The Link Between Birth Control Pills & Breast Cancer!
1. What is Birth Control Pills?
Birth Control Pills are contraceptive pills used by women to put off unplanned pregnancies. The main ingredients of the pill are female hormones estrogen and progesterone. These hormones when ingested work in order to control the function of uterus and ovaries by preventing the process of ovulation.
The Need For Safe, effective birth control is shared by many women around the world. More than 10 million American women use birth control pills.
Besides effectively stopping unwanted pregnancies, birth control pills also help control other conditions, such as acne, PMS, heavy periods, and mood swings. Research also has shown that birth control pills can slightly lower the risk of uterine and ovarian cancer.
Effective, uncomplicated birth control is important for many women.
But it’s also important that birth control be safe. There are concerns that because birth control pills use hormones to block pregnancy they may overstimulate breast cells, which can increase the risk of breast cancer.
The concern is greater if you’re at high risk for breast cancer because of:
- a strong family history of the disease
- past breast biopsies showing abnormal cells
- you or someone in your family has an abnormal breast cancer gene
If you’ve been diagnosed with breast cancer, you SHOULD NOT use contraceptives that use hormones. That’s because there’s evidence that these medicines might increase the risk of cancer coming back (recurrence).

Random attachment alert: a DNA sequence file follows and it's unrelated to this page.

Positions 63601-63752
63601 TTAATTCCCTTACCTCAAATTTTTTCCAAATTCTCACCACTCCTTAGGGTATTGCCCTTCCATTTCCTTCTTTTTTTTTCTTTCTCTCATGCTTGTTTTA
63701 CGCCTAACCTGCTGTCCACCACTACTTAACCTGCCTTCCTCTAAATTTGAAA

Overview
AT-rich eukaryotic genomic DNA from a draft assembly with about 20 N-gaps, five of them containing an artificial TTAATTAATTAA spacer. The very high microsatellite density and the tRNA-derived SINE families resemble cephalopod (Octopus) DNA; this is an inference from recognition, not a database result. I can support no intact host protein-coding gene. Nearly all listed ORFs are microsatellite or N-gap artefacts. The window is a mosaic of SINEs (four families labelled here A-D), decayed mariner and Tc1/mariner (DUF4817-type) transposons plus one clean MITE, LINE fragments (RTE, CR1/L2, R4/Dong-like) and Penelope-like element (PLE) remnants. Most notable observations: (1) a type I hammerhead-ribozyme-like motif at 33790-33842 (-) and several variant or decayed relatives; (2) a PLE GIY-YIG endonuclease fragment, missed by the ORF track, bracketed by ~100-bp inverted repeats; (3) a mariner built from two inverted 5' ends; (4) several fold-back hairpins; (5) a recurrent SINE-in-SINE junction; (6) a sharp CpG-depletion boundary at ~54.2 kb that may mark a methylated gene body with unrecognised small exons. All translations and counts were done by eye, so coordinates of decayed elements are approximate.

The debate about birth control pills and breast cancer isn’t new. Researchers have been looking at the issue for many years, but the results have been mixed in this article we will talk about some of them, let’s have a look:
- A study looked at whether recent use of birth control pills is linked to a higher risk of breast cancer in women ages 20 to 49.
- The results found that using high-dose estrogen birth control pills in the previous year was linked to a higher risk of breast cancer in these younger women.
- but using birth control pills with a low dose of estrogen (the type of birth control pills that many women take) WAS NOT linked to a higher risk of breast cancer.
The study was published in the Aug. 1, 2014, issue of Cancer Research. Read the abstract of “Recent Oral Contraceptive Use by Formulation and Breast Cancer Risk among Women 20 to 49 Years of Age.”
In Most Cases,
the reports only talked about birth control pills increasing risk and didn’t explain that it was only high-dose estrogen birth control pills. It’s important to know all the details of the study before you draw any conclusions.
The researchers also looked at the type of birth control pills the women were taking, including the dose of hormones and monophasic or triphasic types of pills. Instead of relying on the women remembering what type of birth control pills they took, the researchers looked at the women’s electronic pharmacy records.
Overall, the researchers found that women who had used birth control pills within the previous year had a 50% increase in the risk of breast cancer compared to women who had never or had formerly used birth control pills.
While These Results Sound Very alarming, it’s important to know three things:
1. This risk varied with the formulation of the birth control pills:
- High-dose estrogen birth control pills more than doubled the risk of breast cancer.
- Ethynodiol diacetate (a type of progestin) birth control pills also more than doubled the risk of breast cancer.
- Triphasic birth control pills with an average dose of 0.75 mg of norethindrone (a type of progestin) more than tripled the risk of breast cancer.
- Other types of birth control pills, including low-dose estrogen pills, WERE NOT linked to a higher risk of breast cancer